The U.S. on Monday upped the ante in the Iran crisis and demanded that the Islamic Republic cease all uranium enrichment activity as a condition for a resumption of talks scheduled to begin this weekend in Istanbul.
In a move that seemed to indicate that the White House has adopted Israel's position on Iran, White House spokesman Jay Carney said on Monday "Our position is clear. Iran must live up to its international obligations, including the full suspension of uranium enrichment, as required by multiple U.N. Security Council resolutions. We are obviously aware of and following the situation at Fordo and Iran’s enrichment to 20 percent. Those are priorities for us and priorities for the international community. But our bottom line is the cessation of uranium enrichment and the verifiable decision by the regime in Tehran to forego pursuit of a nuclear weapon."
Carney added "It is important for Iran to understand that the window is closing and that these talks are an opportunity. The decision rests with Iran."
Iran's nuclear chief on Sunday signaled that Tehran's envoys may bring a compromise offer to the talks: Promising to eventually stop producing its most highly enriched uranium, while not totally abandoning its ability to make nuclear fuel.
The proposal outlined late Sunday seeks to directly address one of the main issues in the talks scheduled to begin Friday between Iran and the five permanent Security Council members plus Germany. The U.S. and others have raised serious concerns about Iran's production and stockpile of uranium enriched to 20 percent, which could be turned into weapons-grade level in a matter of months. Uranium has to be enriched to more than 90% to be used for a nuclear weapon.
Israel and other Western countries fear Tehran is seeking to develop an atomic weapon, a charge Iran denies.
Fereidoun Abbasi, Iran's nuclear chief, said Tehran could stop its production of 20% enriched uranium needed for a research reactor, but continue enriching uranium to lower levels for power generation. Abassi told Iranian state television late Sunday that this could take place once Iran has stockpiled enough of the 20% enriched uranium. Israel rejects this position as it would theoretically allow the Iranians to 'break out' and enrich to 90%, which is much easier and quicker to do with a stockpile of uranium enriched to 20%.
Last week, Iranian lawmaker Gholam Reza Mesbahi Moghadam claimed Tehran has the know-how and the capability to produce a nuclear weapon, but would never do so. Iran's supreme leader, Ayatollah Ali Khamenei, also has said that Iran does not seek nuclear arms and described them as being against the tenets of Islam.
Commenting on Iran's claims not to be interested in producing nuclear weapons, Carney said "Regardless of what the Iranians have said about what their intentions are, no one on the international stage has faith in those assurances."
U.S. State Department spokeswoman Victoria Nuland was also skeptical about Iran's assurances and said on Monday that "The Iranians themselves have said, at the level of the supreme leader, that they don't have any weapons intention. Well, if that is in fact the case, then it ought to be relatively straightforward for them to demonstrate that to the international community's satisfaction, and that's what we're talking about when we see them."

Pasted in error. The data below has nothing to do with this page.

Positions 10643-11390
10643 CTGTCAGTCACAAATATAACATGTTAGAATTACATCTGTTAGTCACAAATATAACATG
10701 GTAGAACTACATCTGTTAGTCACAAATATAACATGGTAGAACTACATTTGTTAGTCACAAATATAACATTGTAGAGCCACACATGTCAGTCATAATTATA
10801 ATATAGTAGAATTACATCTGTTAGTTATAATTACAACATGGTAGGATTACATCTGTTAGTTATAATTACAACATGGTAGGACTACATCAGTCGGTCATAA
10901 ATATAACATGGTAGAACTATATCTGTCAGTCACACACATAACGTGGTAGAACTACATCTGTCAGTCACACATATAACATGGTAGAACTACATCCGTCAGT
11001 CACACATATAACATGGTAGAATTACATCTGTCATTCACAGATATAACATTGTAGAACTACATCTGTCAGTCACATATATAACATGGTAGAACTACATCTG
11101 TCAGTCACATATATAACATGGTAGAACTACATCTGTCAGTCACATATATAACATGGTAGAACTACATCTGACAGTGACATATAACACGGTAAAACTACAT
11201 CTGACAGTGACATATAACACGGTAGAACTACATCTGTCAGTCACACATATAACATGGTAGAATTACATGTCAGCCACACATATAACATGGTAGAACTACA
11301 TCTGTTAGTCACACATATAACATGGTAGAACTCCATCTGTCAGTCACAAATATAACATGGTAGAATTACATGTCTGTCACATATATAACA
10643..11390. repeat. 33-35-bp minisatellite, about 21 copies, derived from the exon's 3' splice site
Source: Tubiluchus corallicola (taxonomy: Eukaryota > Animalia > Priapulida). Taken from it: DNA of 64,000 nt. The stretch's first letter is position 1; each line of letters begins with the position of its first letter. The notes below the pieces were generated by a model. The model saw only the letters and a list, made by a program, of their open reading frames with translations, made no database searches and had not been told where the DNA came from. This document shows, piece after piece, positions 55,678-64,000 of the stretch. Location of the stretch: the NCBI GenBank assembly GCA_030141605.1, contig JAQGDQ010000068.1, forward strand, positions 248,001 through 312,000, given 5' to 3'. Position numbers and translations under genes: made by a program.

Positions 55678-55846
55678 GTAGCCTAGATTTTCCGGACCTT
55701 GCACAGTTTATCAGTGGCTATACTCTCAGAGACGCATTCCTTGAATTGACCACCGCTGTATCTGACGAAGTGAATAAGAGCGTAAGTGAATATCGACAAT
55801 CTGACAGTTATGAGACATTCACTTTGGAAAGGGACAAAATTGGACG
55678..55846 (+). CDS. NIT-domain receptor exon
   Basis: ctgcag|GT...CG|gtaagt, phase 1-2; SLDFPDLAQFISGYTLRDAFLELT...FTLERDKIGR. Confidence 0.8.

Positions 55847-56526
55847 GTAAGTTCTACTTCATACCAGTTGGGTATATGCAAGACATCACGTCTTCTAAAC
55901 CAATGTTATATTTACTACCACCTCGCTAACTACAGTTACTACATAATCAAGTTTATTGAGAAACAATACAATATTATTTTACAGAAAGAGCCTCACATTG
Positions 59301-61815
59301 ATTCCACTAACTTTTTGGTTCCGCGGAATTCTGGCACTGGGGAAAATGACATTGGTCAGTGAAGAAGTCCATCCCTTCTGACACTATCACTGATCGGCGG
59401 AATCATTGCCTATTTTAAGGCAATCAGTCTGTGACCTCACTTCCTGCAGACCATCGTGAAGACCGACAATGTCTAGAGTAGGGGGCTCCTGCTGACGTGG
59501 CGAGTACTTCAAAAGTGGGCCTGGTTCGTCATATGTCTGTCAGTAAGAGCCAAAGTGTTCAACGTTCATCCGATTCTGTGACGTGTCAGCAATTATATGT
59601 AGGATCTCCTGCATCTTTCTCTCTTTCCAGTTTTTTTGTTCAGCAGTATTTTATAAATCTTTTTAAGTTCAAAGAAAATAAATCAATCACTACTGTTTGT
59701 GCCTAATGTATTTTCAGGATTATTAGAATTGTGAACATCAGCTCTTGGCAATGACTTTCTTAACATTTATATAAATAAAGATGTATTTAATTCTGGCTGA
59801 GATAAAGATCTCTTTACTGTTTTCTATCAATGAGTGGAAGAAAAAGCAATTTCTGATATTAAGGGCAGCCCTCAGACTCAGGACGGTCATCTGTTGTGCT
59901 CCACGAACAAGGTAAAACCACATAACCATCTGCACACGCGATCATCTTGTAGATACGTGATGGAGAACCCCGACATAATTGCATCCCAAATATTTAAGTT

Iranian Foreign Minister Ali Akbar Salehi was quoted on the Iranian parliament's website Monday as saying he hopes for some progress in the talks. But he warned that Iran would not accept preconditions - an apparent reference to last year's impasse.
"We will honestly try to have the two sides conclude with a win-win situation in which Iran achieves its rights while removing concerns of five-plus-one group," Salehi said, using the name often used for the five permanent Security Council members and Germany. "But imposing any conditions before the talks would be meaningless."
On Monday, Finance Minister Yuval Steinitz told Italian Prime Minister Mario Monti - who is on an official visit to Israel - that he believes Iran's economy is on the verge of collapse, which is why sanctions against Iran must continue to be tightened.
Steinitz said Iran's nuclear program is not meant for peaceful purposes and that is how it must be viewed.
In what seems to be an internal conflict based on the upcoming talks, former Iranian president Ali Akbar Hashemi Rafsanjani, currently head of the Expediency Discernment Council, insisted that Iran must conduct direct negotiations with the U.S.
Rafsanjani denounced President Mahmoud Ahmadinejad’s positions concerning the U.S. and Saudi Arabia. "The current situation in which we are not talking to the U.S. and the U.S. is not talking to us, cannot continue. What is the difference between Europe, China and Russia, on one hand, and the U.S. on the other? If we talk to those countries, why don't we also talk to the U.S.?" Rafsanjani said.
Rafsanjani accused Ahmadinejad of causing the deterioration of Iran's relationship with Saudi Arabia, which he said was much better in the past.
Meanwhile, in a move that was sure to raise tensions further, the U.S. navy announced on Monday that it sent a second aircraft carrier, the USS Enterprise, to the Persian Gulf. The Enterprise, the world's first nuclear-powered carrier, joined the USS Abraham Lincoln and was said to be on a mission to support U.S. troops in Afghanistan and prevent pirate activity along the Somalian coastline.
A U.S. navy commander called the move "routine" and said it was not related to a specific threat. A White House spokesman denied two carriers would be present in the gulf and said the carrier already present there is to be replaced.